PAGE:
More information on how quantities are legally defined is available via Victoria Legal Aid or you can review Schedule 11 of the Drugs, Poisons and Controlled Substances Act (Vic) 1981.
How serious is my case?
If you are charged with a drug-related matter, its seriousness will mainly depend on the quantity of drugs or plants seized and the length of time the offences span. Your defence will often depend on matters such as:
- Did you have physical control over the illicit substance?
- Did you have knowledge of the substance found in your car, home, or on your property?
- Did your actions amount to trafficking as understood by the law?
What if my case involves ‘legal’ drugs?
Under Australian law, the use of prescription and even over-the-counter drugs for illegal purposes, such as selling or using anti-depressants without a prescription, is a punishable offence. Crimes involving ‘controlled substances’ have similar and sometimes even the same punishments as crimes involving illicit drugs, including large fines and jail time and can lead to a permanent criminal record.
Am I likely to go to jail?
If your case progresses to court, the prosecution will have to prove beyond reasonable doubt that an offence occurred. What constitutes an offence depends on what you have been charged with and the likelihood of you going to jail varies broadly depending on what you have been charged with.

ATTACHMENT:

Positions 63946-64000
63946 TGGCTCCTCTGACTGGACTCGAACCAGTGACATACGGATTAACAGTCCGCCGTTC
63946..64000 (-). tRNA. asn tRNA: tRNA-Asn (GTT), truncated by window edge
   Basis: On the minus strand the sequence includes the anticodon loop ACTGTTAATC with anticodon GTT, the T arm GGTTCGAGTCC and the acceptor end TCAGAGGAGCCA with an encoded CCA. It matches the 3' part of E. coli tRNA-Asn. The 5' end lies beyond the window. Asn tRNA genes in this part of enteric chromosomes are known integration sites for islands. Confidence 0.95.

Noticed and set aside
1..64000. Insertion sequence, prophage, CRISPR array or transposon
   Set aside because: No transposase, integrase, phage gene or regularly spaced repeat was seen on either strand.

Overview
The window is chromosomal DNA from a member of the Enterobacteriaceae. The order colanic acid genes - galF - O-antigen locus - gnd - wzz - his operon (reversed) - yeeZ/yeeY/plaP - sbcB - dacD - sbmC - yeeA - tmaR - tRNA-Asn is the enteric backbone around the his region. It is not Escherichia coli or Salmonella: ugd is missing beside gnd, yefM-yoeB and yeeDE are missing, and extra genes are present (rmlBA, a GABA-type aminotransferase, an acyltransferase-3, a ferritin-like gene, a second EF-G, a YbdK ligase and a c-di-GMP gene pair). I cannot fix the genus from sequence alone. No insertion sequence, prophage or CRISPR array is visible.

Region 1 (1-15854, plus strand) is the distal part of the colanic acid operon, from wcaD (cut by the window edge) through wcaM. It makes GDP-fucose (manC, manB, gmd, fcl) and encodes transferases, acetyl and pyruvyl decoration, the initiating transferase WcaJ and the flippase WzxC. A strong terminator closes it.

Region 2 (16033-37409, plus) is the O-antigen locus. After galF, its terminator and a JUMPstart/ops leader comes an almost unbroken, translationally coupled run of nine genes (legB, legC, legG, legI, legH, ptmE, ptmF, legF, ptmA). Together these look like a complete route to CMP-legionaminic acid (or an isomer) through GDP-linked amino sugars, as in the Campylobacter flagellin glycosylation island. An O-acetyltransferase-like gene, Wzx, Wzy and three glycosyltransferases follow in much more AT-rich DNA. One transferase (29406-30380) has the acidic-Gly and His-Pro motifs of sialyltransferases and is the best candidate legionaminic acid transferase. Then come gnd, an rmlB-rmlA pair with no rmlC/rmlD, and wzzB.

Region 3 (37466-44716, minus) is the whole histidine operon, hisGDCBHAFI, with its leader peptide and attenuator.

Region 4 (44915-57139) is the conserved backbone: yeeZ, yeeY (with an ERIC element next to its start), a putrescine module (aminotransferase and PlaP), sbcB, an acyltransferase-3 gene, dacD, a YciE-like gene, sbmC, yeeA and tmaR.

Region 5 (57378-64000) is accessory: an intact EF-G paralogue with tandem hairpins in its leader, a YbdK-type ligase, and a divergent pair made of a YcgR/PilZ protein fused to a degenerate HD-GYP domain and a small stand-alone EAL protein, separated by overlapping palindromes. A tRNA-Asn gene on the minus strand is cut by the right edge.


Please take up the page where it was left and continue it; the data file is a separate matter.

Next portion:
The sentence will ultimately depend on the charges levelled against you, the quantity of drugs in your possession or over which you have control, and any previous criminal history you do or don’t have.
For example, those caught with a small amount of cannabis and who have no prior criminal records are often handed a caution or if they are charged, receive a diversion, which means they avoid a criminal record, whilst trafficking a commercial quantity of drugs can incur a maximum penalty of 25 years’ imprisonment.
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What is assault?
As defined by the law, assault is either the application of force to another or causing another to fear / apprehend the use of force. A person does not necessarily have to lay a hand on another person in order to have committed an assault. They only need to have threatened to do so. If the police can prove either of these two things, a person will be charged with a summary assault. Although such a charge is the least serious of all assault charges, it still has a maximum penalty of imprisonment—3 months for summary assault and 6 months for an aggravated summary assault (e.g. where the victim is a female or a weapon has been used to effect the assault or the assault occurs in the company of others).